* Race percentages are calculated with data from the Secretary of State's Office, which omits write-in votes from its calculations when there are too few to affect the outcome. The Spokane County Auditor's Office may have slightly different percentages than are reflected here because its figures include any write-in votes.
About The Measure
This measure would authorize up to forty publicly-funded charter schools open to all students, operated through approved, nonreligious, nonprofit organizations, with government oversight; and modify certain laws applicable to them as public schools.
Should this measure be enacted into law?
SEATTLE – Now that voters have spoken about charter schools, will the new, independent public schools be an option at the beginning of the next academic year? It seems unlikely.
Although votes are still being counted on Washington’s charter school initiative, Spokane Public Schools officials have already decided the district will apply to have one if it passes. “If we are trying to do some innovative programs, we should have a good shot,” said Superintendent Shelley Redinger, who helped set up a charter school as a superintendent in Oregon. “Part of it is if we don’t have one to offer our community and someone else does, I’m afraid the students will go elsewhere.”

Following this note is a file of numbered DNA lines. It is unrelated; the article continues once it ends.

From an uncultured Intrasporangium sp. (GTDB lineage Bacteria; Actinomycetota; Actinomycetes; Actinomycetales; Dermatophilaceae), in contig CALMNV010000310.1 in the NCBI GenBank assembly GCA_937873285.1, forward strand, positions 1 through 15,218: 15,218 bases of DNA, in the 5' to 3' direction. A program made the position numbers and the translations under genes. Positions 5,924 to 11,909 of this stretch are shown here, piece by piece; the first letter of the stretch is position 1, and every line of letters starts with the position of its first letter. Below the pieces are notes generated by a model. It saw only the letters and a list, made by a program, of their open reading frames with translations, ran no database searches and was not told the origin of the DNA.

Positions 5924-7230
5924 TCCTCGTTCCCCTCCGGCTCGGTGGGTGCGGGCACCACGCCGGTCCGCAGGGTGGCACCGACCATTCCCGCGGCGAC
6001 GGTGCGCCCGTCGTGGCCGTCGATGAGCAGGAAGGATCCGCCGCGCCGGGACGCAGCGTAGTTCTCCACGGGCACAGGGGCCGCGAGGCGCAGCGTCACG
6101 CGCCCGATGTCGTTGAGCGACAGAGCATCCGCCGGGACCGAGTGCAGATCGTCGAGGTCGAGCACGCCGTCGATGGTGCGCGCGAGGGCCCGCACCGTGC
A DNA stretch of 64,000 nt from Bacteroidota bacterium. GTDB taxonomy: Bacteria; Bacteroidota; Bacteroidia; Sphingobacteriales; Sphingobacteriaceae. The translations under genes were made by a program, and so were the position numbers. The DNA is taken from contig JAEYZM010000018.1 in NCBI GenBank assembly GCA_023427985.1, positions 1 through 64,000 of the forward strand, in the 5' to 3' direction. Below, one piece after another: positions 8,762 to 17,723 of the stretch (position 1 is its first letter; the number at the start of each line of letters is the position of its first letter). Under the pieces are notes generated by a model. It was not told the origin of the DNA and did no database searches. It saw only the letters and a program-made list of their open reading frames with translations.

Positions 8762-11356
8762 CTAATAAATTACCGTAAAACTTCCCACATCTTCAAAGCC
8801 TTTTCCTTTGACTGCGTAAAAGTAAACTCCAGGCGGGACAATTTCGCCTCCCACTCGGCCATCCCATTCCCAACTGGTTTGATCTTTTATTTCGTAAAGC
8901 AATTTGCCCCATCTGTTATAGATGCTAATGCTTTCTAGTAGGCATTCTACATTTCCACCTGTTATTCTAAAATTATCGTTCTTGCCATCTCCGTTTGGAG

Same-sex couples may be able to marry in Washington as early as next month, as the state’s voters seemed to be narrowly approving a law that was passed then suspended earlier this year. More certain for December, adults who use marijuana won’t need to fear arrest from state or local law enforcement officials, at least. By a larger margin, voters were approving a ballot measure that legalizes recreational marijuana use for adults, although it keeps it illegal for those under 21. The drug will still be illegal for everyone under federal law, however, and the state is headed for a new chapter in its 12-year-fight with the other Washington over who knows best about marijuana.
OLYMPIA – Supporters of a ballot measure to put charter schools on the Washington ballot for the fourth time paid more than $2 million to an out-of-state firm to gather the signatures that virtually assure them a vote in November. Reports filed with the state Public Disclosure Commission show the campaign for Initiative 1240 paid about $2.1 million to PCI Consultants Inc. of Calabasas, Calif. A spokeswoman for the campaign had refused to reveal the amount spent on signature-gathering, or the company that received it, when supporters turned in signatures last Friday.